ybul 7 years, 10 months ago

--So, then, China starts buying oil and OPEC gives us a squeeze and gas goes to $4.00 a gallon and the stock market crashed and we have foreclosures all over the place.--

A major component in the run up in oil prices was loose monetary policy to keep the economy running. This cheap/easy money was seeking out the best returns, in the latest bubble.

As people have begun to realize the vast amounts of debt the US has they have realized that inflation this coupled with the prospects of peak oil people figured they could not go wrong investing in oil. Problem is these investments were highly leveraged along with other investments these people had. When the market went south many hedge funds had to sell all assets good and bad this drove oil prices back down, especially when coupled with the decrease in demand as people began to switch to fuel efficient vehicles.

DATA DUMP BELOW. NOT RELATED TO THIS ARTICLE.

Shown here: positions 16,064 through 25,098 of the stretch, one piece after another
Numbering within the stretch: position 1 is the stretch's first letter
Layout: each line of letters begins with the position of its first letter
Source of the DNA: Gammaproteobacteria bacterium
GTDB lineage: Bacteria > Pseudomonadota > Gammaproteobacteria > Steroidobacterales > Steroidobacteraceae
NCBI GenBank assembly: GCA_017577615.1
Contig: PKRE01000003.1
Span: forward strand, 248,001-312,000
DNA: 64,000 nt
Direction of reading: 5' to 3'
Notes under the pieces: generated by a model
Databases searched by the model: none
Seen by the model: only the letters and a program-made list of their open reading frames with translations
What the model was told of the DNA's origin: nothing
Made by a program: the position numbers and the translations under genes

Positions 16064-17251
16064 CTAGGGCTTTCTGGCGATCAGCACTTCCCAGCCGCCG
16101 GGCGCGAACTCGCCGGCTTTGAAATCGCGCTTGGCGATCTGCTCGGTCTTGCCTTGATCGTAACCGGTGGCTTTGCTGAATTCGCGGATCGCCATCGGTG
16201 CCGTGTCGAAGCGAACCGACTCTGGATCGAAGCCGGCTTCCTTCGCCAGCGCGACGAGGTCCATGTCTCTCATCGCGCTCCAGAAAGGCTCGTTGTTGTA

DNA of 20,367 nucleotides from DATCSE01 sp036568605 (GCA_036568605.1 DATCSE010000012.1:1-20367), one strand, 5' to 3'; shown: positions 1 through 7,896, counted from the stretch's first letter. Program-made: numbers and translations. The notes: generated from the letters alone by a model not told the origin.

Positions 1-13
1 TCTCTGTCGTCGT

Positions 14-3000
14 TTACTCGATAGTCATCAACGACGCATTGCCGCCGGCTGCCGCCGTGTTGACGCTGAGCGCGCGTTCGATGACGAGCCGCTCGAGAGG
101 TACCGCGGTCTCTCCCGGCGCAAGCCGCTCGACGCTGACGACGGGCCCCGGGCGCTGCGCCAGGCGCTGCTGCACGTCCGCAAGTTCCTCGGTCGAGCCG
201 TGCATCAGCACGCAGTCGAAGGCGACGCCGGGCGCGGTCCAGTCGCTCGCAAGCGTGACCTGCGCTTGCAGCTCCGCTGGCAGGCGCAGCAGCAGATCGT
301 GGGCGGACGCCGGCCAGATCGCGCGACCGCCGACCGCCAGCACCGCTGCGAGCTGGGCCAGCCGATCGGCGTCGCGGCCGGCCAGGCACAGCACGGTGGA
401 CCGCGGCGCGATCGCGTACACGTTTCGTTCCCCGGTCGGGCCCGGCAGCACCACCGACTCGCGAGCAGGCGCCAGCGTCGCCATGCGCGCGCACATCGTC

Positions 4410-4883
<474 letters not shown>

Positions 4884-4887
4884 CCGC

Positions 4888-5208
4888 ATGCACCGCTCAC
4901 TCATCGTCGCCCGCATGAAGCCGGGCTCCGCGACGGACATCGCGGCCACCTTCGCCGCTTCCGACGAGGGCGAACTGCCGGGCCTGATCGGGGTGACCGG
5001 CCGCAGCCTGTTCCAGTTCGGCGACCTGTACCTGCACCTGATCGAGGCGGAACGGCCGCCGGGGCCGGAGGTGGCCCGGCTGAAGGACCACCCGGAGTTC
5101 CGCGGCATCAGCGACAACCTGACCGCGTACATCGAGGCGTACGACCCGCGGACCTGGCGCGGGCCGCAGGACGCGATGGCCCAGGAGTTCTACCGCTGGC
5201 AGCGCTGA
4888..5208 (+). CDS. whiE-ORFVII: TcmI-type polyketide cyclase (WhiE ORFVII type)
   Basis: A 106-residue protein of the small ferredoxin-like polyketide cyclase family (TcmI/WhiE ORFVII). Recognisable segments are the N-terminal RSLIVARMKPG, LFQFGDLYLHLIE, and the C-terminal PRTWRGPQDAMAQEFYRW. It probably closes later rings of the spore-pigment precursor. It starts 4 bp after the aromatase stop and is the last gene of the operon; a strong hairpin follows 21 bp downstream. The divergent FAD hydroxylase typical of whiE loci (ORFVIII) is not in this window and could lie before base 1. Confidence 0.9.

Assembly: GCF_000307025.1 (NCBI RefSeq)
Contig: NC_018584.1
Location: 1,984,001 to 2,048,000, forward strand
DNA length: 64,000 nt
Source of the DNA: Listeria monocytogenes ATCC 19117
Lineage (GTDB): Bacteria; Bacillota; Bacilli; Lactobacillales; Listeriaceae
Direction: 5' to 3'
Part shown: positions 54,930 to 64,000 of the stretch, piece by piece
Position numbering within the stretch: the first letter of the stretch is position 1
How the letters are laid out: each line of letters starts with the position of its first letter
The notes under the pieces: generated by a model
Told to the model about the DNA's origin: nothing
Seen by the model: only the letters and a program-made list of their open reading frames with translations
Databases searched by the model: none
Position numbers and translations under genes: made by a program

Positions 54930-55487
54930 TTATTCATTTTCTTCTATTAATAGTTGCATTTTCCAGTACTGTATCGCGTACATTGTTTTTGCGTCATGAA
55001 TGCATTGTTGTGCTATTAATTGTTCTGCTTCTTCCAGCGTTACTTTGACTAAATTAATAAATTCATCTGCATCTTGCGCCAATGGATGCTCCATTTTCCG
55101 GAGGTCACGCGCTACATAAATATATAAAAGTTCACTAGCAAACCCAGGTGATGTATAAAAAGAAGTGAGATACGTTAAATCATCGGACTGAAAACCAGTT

Yes China is part of the problem but the problem is not black and white.

On the hybrids, I have converted a vehicle to E- and it was inexpensive. When my finances get back in line I will be converting a small trucks to a hybrid like the Chevy Volt for around 13000. So Santa is hard at work and unfortunately for GM they missed the ball thinking that the world was going to stay the same forever, they got complacent and did not adapt quickly, in conjunction with their pension liabilities.

On health care, we only have a sick care system and need to focus on treating the root causes of our problems. Those are toxins, stress and very poor nutrition caused by government subsidies of grains. To be corrected by a tax on high fruitcose corn syrup. How about simply eliminating the subsidies for industrial agriculture which consumes about 25% of energy in this country. Impose impact fees on pollution, as opposed to setting arbitrary limits on emissions, which allow a hidden tax on everyone paid to the polluter.